The global economic crisis has not hit Serbia for the first time, but this year it has bitten into Serbian culture. State subsidies for theatres, festivals, films and exhibitions have almost hit the bottom. State support for films is down to zero.
Increasing U.S.-Iran cultural exchanges could lay the groundwork for better relations between the two countries, believes a prominent think tank here, despite the prevalence of stereotypical memes of the United States as the "Great Satan" and Iran as part of the "Axis of Evil".
Women around the world are exposed to domestic violence, sexual and economic exploitation, gender-based violence, female genital mutilation and child marriage. For indigenous women and girls, however, the risk of being victims of such issues is especially high.
The soldiers of former Libyan strongman Muammar Gaddafi had left just a few days before, but a group of about 50 children were already singing in the Amazigh language in the village of Yefren, 110 kilometres south of Tripoli. This month will mark two years since the establishment of the first Amazigh school in Libya.
Some girls among the Pokot community in western Kenya are bravely defying what is considered cultural and traditional by refusing to be circumcised. More and more mothers, fathers and the women whose job is to do the cutting are beginning to support these girls’ right to bodily integrity.
It’s Sarah Schilling’s usual manner of greeting when she meets other members of her tribe: “Aanii Sarah Schilling n'diznakaas, which translates to ‘Hello, Sarah is my name’ in English,” she said.
Say "Africa" and myriad images flood our minds. Like its landscape and peoples, the continent's history is rich and diverse. While numerous books have been written and films made on the African slave trade in the West, a lesser-known aspect of the continent’s history lies in India.
As the continent prepares to celebrate the 50th
anniversary of the founding of the Organisation of African Unity (OAU) on Africa Day, 25th
of May, IPS Africa speaks to ordinary South Africans to hear how they plan to celebrate this important day.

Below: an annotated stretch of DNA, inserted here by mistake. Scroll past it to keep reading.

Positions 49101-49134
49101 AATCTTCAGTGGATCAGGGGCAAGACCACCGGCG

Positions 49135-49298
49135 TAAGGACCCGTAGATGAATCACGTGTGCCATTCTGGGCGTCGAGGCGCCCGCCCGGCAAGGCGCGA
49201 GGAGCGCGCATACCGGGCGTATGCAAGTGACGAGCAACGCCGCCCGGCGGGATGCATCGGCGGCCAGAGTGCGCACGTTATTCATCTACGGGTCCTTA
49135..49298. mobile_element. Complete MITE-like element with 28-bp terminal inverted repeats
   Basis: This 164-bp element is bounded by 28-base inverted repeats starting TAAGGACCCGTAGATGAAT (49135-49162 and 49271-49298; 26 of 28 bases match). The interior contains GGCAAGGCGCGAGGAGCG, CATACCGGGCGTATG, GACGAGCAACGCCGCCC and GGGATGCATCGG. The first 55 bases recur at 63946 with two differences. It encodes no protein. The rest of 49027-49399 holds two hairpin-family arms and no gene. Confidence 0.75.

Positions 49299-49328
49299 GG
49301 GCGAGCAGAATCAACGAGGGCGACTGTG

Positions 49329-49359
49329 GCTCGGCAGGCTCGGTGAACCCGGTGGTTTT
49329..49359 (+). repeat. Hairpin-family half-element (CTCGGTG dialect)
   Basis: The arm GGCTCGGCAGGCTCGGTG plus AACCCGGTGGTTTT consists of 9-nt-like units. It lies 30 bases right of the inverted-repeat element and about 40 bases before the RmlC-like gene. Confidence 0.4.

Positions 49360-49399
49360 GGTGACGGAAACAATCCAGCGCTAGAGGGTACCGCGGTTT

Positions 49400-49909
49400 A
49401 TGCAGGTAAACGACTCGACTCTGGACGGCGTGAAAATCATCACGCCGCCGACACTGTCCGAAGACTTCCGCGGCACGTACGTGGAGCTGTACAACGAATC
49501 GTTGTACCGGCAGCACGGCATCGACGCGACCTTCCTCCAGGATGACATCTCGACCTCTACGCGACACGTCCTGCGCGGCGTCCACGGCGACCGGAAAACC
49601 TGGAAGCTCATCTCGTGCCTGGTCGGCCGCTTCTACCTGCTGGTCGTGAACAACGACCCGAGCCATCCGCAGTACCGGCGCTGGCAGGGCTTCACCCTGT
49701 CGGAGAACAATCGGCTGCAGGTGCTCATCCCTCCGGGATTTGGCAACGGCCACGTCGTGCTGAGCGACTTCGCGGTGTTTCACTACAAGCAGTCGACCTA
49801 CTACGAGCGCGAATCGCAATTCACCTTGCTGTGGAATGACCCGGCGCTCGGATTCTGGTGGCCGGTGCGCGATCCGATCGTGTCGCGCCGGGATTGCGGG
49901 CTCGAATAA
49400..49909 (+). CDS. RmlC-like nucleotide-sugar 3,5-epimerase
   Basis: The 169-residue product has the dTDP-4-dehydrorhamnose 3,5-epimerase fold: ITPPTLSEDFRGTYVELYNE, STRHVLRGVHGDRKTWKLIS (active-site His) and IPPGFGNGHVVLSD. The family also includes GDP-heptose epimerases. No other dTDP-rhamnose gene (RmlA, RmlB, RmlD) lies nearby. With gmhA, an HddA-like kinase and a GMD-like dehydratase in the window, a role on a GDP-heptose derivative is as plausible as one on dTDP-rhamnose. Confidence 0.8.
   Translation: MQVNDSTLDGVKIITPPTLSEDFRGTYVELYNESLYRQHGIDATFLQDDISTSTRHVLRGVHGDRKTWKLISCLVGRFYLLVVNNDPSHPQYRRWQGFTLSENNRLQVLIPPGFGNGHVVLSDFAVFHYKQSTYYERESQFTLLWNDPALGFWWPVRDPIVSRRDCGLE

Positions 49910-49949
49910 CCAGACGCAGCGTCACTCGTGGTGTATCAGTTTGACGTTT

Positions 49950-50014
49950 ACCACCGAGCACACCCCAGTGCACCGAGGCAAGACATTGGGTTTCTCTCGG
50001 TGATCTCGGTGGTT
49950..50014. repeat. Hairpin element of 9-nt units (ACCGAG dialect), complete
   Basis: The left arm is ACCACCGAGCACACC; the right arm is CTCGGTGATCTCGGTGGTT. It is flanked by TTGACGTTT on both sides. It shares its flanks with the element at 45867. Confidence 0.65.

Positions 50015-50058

A Venezuelan movie about a young deaf woman who is sexually abused by her stepfather, “Brecha en el silencio” (Breach in the Silence), took top prize at the second Colombia-Venezuela film festival.
A group of villagers is held in thrall by omnipotent rulers, who warn that misfortune will befall the inhabitants if they defy authorities. And then, one day, the emperor is revealed to have no clothes.
Another kind of war, less explosive than bombs and more subtle than night raids, is taking place in the Central Asian country of Afghanistan: a war of cultural influence. Its means are financial sponsorships and other support for cultural and artistic events.
Ricardo Bharath-Hernandez, like most citizens of Trinidad and Tobago, has probably lost count of the millions of dollars being spent to renovate the Greek revival style “Red House” that serves as the parliament building in the oil-rich twin island republic.
Ela, a young Tunisian woman whose face is barely visible behind her niqab, says she has spent five months protesting a university ban against the religious garment in the classroom “to no avail”. On the other side of the capital Tunis, a group of students decked out in djellabas and keffiyehs (traditional Tunisian costumes) with the Tunisian flag wrapped around their shoulders, perform the Harlem Shake: a dance form that originated in the United States in the early 1980s but has recently gone viral online as a popular meme.
Authorities at Kyrgyzstan’s Ministry of Culture want to ban a play that discusses domestic abuse and sexual violence because it “promotes scenes that destroy moral and ethical standards and national traditions of the peoples of Kyrgyzstan.”
The Taliban may have placed a ban on theatre, but women in Pakistan’s northern provinces won’t allow the threat of the militants’ reprisals to keep them off the stage.